Indian Express, 19 December 2011
The RBI has imposed numerous controls on currency derivatives to prevent rupee depreciation. In the days of command and control a number of prices, including those of sugar, cement, steel and the Indian rupee were controlled by the government. A central them of India's reform after 1991, where the first big step was a 25 percent devaluation of the rupee, has been getting government out of setting prices.
Couched in phrases straight out of 1970s Indian economic policy, RBI has claimed that the problems of the rupee were caused by speculators. In the short term controls on derivatives have stemmed the depreciation, but will controls correct the problems of macroeconomic weakness, higher inflation, high fiscal deficits, bad governance, large subsidy programmes and the poor investment climate, which underlie the weakness of the rupee. The sooner we accept that we have problem in the economy, instead of trying to put the blame on speculators, and the sooner we address the fundamental issues without trying to shoot the messenger, the sooner will we be able to solve them.
In pre-reform India, the policy maker claimed to know the correct price of cement, and used State power to force this price upon the economy. But this worked fairly badly - government actually has no way to know what is the right price of cement. Hence, prices like cement and steel were decontrolled. At first, there was a lot of grumbling. Fears that speculators and hoarders would profit and destabilise the economy were common. But these changes were critical for India to become a market economy.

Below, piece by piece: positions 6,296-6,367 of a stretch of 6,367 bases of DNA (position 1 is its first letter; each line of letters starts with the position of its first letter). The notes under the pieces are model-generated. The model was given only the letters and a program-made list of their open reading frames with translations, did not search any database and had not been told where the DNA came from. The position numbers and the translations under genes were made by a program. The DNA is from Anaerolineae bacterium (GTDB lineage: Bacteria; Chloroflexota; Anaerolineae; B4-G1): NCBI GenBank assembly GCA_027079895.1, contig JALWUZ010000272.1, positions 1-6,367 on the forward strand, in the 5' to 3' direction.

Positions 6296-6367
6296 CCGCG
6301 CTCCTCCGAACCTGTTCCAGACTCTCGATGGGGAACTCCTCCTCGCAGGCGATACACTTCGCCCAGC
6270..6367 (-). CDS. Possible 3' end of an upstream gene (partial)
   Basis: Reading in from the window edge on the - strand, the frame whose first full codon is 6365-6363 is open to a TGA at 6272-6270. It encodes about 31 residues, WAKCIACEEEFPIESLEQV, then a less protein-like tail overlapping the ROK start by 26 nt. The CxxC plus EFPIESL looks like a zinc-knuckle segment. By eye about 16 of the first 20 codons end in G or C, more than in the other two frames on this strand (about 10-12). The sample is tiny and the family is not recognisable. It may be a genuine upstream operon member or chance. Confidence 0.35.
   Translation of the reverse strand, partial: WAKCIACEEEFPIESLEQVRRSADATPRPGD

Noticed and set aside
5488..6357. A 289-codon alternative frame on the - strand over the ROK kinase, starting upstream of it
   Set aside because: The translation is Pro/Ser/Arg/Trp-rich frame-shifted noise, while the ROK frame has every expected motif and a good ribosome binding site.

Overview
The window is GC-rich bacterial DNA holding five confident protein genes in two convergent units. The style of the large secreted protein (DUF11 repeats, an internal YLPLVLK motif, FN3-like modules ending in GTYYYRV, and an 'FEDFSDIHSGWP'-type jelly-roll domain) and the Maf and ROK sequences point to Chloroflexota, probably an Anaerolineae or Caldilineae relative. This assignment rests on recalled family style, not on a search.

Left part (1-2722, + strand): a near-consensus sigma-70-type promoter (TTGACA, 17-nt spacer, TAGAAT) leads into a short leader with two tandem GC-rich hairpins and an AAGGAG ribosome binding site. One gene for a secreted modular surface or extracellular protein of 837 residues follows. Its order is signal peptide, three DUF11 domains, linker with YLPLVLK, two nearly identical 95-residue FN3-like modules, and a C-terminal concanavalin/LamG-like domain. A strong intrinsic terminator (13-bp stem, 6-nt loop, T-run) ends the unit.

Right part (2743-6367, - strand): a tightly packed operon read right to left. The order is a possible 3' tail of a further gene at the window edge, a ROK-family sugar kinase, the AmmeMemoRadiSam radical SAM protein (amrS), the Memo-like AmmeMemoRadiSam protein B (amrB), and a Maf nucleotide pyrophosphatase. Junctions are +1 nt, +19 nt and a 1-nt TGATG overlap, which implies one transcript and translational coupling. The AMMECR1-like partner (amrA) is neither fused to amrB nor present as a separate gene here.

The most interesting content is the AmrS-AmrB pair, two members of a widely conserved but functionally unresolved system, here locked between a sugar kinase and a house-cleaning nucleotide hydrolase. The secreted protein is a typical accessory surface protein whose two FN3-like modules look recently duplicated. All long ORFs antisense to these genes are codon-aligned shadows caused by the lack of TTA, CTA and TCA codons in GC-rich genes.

By the early 2000s, there were only a few prices such as petroleum products, food and fertilizers left where the government exercised control. The most important price of the economy, the exchange rate, was, however, one of these. From 2002 onwards, RBI got into one episode after another of trouble, on account of trying to set the exchange rate. At first, it seemed easy. From late 2003 onwards, the trouble started showing up. From 2004 onwards, as the market for the rupee grew bigger with increasing globalisation of the Indian economy, it started getting hard, and RBI was forced to accept a bigger and bigger role for the market in controlling the exchange rate.
From 2007 onwards, by and large, the market has determined the price. But the battles fought by RBI from 2004 to 2007 in trying to set the exchange rate pushed up inflation. From February 2006 till today, in every single month, CPI inflation has exceeded 5 per cent. The roots of India's inflation crisis lie in the improper monetary policy that was followed from 2004 to 2007, in trying to control the price of the rupee.
From 2007 onwards, we have had a new phenomenon in India: an exchange rate that fluctuates based on market forces, one that is not fixed by the government. After Dr. Subbarao became governor, he underlined this policy regime, by fully stepping away from trying to manipulate the market. But as with all market price fluctuations, exchange rate fluctuations is not without its problems. Exchange rate fluctuations became a new source of risk, from 2007 onwards. Alongside the shift to a market economy, there is a critical requirement of the tools through which market economies manage risk. These tools, called `financial derivatives', include currency futures, currency options, currency forwards, etc. Through these tools, a person exposed to currency risk, who does not like to face that risk, can enter into an insurance-like contract that eliminates this risk.